Another decisive meeting was one with Julien Sagot. Binette Mercier has been friends with Karkwa’s percussionist since 2009, when he wrote the arrangements for the group’s symphonic concert performance, and the creative exchange is still going. Binette Mercier produced the second part of Sagot, Valse 333, which came out in late 2014. The exchange has set the composer off on an artistic quest. “Sagot has woken me up as an artist,” he says. “He’s instilled a feeling of urgency in me, to find my own sound, my own style, my own language. I’ve been looking for a musical identity ever since. And that’s all down to him.”

Binette Mercier has therefore started composing his own album of “cinematic” songs in his spare time, or when he feels inspired. “If you want to survive in the business of composition for films and documentaries, then you have to create your own sound,” he says. “It’s easy in this business to just do what people ask… Plus, our creative time is often cut short. It’s up to you as a composer to do the groundwork, to feed yourself with painting, creation, life.”

When you ask Binette Mercier what it takes in this business, he replies with no hesitation that resourcefulness, determination and communication are his key themes: “You have to be up to speed technically speaking, and able to compose with a computer. You have to be versatile and meet people. No man likes to sell himself, but when I had no more video game contracts, I bought myself a $300 ticket for the Montreal International Games Summit. And I came out with a $2,000 music contract.”

Nothing like making your own luck.

At the time of our meeting, on a lovely April day, Ariane Moffatt admits to suffering a bout of post-partum depression. It’s got nothing to do with her two-year-old twins, Paul and Henri, who were carried by her partner Florence and have greatly inspired the songs on her latest album. Ariane is mourning the creative cycle that led up to the launch of 22h22. “Most of the promo’s done now, and after the initial buzz, the media has already moved on to covering something else,” she says with a smile.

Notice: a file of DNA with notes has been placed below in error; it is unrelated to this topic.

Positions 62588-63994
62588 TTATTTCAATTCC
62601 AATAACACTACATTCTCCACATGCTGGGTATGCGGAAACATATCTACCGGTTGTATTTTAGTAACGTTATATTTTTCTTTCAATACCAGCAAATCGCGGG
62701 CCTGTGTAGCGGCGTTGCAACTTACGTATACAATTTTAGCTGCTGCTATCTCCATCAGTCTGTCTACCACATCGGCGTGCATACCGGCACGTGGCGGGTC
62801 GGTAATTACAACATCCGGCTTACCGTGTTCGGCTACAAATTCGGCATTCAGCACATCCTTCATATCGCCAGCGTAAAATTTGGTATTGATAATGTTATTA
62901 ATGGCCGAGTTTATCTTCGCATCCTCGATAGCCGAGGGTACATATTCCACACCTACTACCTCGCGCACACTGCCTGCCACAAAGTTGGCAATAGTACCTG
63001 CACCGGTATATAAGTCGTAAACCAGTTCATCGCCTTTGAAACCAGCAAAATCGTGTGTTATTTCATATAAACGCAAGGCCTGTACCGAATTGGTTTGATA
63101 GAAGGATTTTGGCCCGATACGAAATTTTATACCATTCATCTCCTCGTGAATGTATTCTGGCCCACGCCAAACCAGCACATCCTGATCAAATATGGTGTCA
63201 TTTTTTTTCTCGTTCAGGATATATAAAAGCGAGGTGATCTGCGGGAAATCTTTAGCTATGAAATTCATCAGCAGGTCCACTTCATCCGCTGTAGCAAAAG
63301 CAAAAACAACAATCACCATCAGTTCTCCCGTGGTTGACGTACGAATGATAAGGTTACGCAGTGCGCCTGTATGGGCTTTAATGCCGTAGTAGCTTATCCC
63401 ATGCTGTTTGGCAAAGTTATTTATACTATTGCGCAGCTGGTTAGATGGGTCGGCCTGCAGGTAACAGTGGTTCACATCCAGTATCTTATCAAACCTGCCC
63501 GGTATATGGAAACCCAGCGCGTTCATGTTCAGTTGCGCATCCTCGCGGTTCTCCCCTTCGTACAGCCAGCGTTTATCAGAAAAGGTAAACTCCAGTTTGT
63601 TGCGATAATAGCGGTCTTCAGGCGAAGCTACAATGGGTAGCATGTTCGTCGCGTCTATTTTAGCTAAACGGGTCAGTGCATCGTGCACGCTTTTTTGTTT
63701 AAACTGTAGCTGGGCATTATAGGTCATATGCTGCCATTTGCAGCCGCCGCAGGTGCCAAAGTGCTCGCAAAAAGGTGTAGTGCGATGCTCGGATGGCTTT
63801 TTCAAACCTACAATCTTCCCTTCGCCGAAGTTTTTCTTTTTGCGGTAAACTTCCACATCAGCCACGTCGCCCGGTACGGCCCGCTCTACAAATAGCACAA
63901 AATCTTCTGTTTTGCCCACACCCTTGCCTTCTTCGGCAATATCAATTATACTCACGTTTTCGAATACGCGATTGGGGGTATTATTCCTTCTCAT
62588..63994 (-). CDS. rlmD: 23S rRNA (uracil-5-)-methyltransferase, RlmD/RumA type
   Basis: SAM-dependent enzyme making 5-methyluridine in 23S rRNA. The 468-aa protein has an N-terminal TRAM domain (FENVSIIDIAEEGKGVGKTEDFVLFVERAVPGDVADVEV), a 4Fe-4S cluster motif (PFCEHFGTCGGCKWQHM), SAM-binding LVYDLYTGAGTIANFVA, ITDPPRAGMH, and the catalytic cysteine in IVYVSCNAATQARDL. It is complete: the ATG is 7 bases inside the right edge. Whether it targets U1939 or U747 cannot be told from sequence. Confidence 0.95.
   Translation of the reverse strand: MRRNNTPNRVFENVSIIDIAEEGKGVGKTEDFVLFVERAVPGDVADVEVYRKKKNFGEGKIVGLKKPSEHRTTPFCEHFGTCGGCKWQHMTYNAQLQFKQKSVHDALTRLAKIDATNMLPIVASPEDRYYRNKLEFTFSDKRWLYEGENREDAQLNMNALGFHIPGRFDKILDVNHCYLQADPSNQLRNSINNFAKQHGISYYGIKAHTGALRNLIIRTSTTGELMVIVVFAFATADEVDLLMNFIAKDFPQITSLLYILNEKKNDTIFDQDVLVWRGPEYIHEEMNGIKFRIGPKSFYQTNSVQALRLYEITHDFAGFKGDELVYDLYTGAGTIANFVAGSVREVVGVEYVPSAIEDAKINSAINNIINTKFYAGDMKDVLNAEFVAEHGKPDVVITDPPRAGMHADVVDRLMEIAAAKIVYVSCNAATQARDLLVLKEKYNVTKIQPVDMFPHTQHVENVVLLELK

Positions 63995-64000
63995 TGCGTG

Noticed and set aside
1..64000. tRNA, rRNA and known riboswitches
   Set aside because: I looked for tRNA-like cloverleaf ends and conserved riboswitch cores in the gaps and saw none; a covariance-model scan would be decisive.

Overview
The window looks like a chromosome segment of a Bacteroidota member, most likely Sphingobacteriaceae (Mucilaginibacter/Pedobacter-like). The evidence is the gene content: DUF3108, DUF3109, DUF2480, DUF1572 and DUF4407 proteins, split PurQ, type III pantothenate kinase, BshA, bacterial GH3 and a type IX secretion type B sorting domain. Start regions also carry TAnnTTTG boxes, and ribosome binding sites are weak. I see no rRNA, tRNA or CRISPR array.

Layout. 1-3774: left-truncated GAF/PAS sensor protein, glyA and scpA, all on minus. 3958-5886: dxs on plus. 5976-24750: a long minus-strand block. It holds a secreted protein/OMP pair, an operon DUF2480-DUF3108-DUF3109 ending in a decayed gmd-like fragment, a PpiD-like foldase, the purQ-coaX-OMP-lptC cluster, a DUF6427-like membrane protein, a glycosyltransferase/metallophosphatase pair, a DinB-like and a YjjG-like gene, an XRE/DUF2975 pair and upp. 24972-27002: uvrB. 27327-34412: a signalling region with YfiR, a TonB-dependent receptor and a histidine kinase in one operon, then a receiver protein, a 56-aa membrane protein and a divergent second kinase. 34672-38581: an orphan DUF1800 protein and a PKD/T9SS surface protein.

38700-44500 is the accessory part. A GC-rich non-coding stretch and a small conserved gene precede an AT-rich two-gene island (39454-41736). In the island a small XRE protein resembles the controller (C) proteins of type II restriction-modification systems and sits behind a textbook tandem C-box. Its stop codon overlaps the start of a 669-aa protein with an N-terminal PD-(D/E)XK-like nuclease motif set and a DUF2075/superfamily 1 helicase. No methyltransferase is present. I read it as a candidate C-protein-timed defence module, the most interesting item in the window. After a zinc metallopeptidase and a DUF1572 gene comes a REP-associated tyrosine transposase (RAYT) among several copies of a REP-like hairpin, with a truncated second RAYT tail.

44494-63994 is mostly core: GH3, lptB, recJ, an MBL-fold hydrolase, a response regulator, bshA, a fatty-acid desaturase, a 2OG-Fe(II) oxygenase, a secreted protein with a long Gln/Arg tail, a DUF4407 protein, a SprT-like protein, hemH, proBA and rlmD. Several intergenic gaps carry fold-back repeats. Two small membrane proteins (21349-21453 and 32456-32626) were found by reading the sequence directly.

One could say the same thing about Moffat, an artist whom anyone would be hard-pressed to accuse of remaining in the same spot for too long. To her, every new album is a chance to explore new ground, to share with new musicians, and 22h22 is no exception. She even switched record companies for the occasion, moving from Audiogram to Simone Records.

“Deciding to not put my songs on Spotify doesn’t really make much difference, but it gives me an opportunity to explain what’s going on for us.”

But if Moffat, by her own admission, can be fairly fickle, she still relies on a few loyal friends. That’s how it is with old pal Jean-Phi Goncalves – who she met when he was the drummer in Plaster and Beast – who co-produced 22h22. “He’s a special kind of collaborator, because he’s also my best friend,” explains Moffat. “Energy flows naturally between us; we don’t need to say a word to understand each other. Obviously, as a producer, he contributed greatly to the sound. But I went to him with an almost finished album, as I tend to think about everything at once: the melody, the song, the arrangement.”